By Anthony Parker
What started out as a national disaster, turned out to be an opportunity for advancement for three young men – Hananiah, Mishael, and Azriah. When Jerusalem was plundered by the Babylonian army, they, along with the king and other members of noble families were taken to Babylon.

The king of Babylon, Nebuchadnezzar, ordered that the best of these exiles be educated in the language and literature of the Babylonians so that they could serve in the royal palace. Hananiah, Mishael, and Azariah were chosen among these. They were given new Babylonian names – Shadrach, Meschach, and Abednego – the names we use for them today.

Shadrach, Meschach, and Abednego excelled in their training. After three years, the king recognized their abilities and counted on them, along with their colleague Daniel, as valued advisors. Eventually they were promoted to be provincial rulers. These exiles, who had become immigrants, were climbing the political ladder, and the sky seemed to be the limit.

The problem with these kinds of ladders, however, is that there is always someone higher, and those on the ladder are expected to follow the lead of those above them. If not, they risk being pushed off the ladder. That can happen in politics, in business, in education – in almost any field you can name.

It’s even more difficult when the person above you has a gigantic ego, and constantly needs to be assured that others are following him. That was the case with King Nebuchadnezzar. His ego was twenty-seven meters high – at least that was the size of the solid gold statue that he had erected to himself. To assure himself of the loyalty of everyone in his government, he ordered that all his political officials bow down and worship the image. He even prepared huge furnaces in which anyone who failed to acknowledge his absolute rule would be exterminated.

The problem for Shadrach, Meschach, and Abednego was that they worshipped Creator God, who, because he had created the whole world, claimed authority over it, including the land of Babylon. God had forbidden worship of any rival powers. To even pretend to worship any image would be to deny his rightful sovereignty.

Aids quickly brought to the king’s attention that three of his most valued officials – Shadrach, Meschach, and Abednego – had refused to bow down to his image. Such insubordination outraged the king. He again threatened the three men with being thrown into the fiery furnace and proudly asked, “What god will be able to save you from my power then?” Nebuchadnezzar mistakenly believed that he was at the top of the ladder.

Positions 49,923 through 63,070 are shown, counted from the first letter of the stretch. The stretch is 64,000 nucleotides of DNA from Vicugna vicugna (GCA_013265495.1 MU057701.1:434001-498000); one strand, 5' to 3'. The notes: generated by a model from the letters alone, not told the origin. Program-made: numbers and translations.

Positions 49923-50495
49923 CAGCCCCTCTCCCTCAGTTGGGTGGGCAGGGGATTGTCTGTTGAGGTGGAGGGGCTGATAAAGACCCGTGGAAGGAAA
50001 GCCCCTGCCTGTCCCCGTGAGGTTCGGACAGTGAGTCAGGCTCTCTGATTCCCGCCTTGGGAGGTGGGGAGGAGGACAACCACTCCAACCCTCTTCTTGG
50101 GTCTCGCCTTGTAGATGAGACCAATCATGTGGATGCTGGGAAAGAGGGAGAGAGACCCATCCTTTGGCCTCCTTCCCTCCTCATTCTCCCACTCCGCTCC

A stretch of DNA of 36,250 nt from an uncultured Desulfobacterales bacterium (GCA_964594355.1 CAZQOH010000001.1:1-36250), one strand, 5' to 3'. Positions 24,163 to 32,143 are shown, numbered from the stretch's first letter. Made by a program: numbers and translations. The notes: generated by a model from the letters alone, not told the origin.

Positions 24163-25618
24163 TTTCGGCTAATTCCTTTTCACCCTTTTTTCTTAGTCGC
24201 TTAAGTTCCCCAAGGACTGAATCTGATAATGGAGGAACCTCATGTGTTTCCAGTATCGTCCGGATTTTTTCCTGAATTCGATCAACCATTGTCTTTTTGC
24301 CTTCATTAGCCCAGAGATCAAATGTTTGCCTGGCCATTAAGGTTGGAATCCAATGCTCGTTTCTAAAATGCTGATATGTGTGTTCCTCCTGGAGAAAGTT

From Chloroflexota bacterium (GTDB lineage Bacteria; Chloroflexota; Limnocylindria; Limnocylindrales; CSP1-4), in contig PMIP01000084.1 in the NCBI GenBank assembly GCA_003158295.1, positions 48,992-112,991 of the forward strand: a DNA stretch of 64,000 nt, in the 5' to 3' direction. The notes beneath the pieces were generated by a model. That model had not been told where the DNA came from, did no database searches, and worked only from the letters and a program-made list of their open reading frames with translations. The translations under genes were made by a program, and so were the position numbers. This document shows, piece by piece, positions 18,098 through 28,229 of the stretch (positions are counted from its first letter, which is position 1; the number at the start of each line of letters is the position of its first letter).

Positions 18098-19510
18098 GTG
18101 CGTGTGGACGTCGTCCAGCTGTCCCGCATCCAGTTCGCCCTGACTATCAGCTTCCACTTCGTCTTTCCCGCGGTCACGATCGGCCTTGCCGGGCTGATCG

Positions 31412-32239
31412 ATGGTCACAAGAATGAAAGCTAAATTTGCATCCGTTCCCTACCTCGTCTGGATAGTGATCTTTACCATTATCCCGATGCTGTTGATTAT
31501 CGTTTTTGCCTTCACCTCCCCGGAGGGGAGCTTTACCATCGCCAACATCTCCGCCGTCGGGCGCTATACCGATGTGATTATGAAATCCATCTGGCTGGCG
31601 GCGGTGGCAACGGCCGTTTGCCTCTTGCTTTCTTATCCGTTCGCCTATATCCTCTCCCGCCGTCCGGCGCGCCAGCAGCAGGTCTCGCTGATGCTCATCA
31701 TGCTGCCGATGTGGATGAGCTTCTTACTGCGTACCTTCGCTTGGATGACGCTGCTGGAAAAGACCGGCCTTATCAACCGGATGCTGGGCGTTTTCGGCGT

Shadrach, Meschach, and Abednego did not flinch. They said,

“The God we serve is able to save us from the furnace … But even if God does not save us, we want you, O King, to know this: We will not serve your gods or worship the gold statue you have set up.”

These guys had no death wish. They trusted God to deliver them. But standing for what they believed, for the sovereignty of God over the entire world, was more important to them than life itself.

They were indeed thrown into the blazing furnace. The flames were so hot that they killed the guards who threw them in. As the king looked into the furnace, he was amazed. “Didn’t we tie up three men and throw them into the furnace?,” he asked. His aids assured him that was the case. “Then why,” he asked, “do I see four men unbound and walking around in the fire? And the fourth – he looks like some sort of divine being!”

The king summoned the prisoners out of the fire. Only three men emerged – three men whose hair had not been singed and who did not even smell of smoke.

King Nebuchadnezzar’s twenty-seven meter high ego tumbled down. He had seen with his own eyes that God remains with his people even in desperate circumstances. Because they are assured of his presence, God’s people can stand with integrity. The king was forced to concede, “No other god can save his people like this.”

Shadrach, Meschach, and Abednego were able to maintain their integrity, even in the face of intense pressure. They could have said, “We’ll pretend to go along with the king. We’ll be able to have more influence for good that way.” Instead, they left a legacy that has stood through the centuries.

Maybe you are also on the way up a ladder. You’re expected to follow the lead of those ahead of you. Learn a lesson from these three men -- look to the true King who is not merely at the top of the ladder, but who created the ladder and controls all the movements on it. Follow His lead.

But what about that fourth person in the fire? What happened to him? One song, recorded by a family who has sung Christian music since the 1920s, gives this answer:

He’s still in fire, and he’s walking in the flame

And he’ll be there to help you when you call upon his name

And he can still deliver by his Almighty Power

While here below, it’s good to know

That he’s still in the fire.

The song takes a few liberties with the biblical story, but the point is clear. God is still with his people through the fiery ordeals of life, when we have the integrity to stand for Him.
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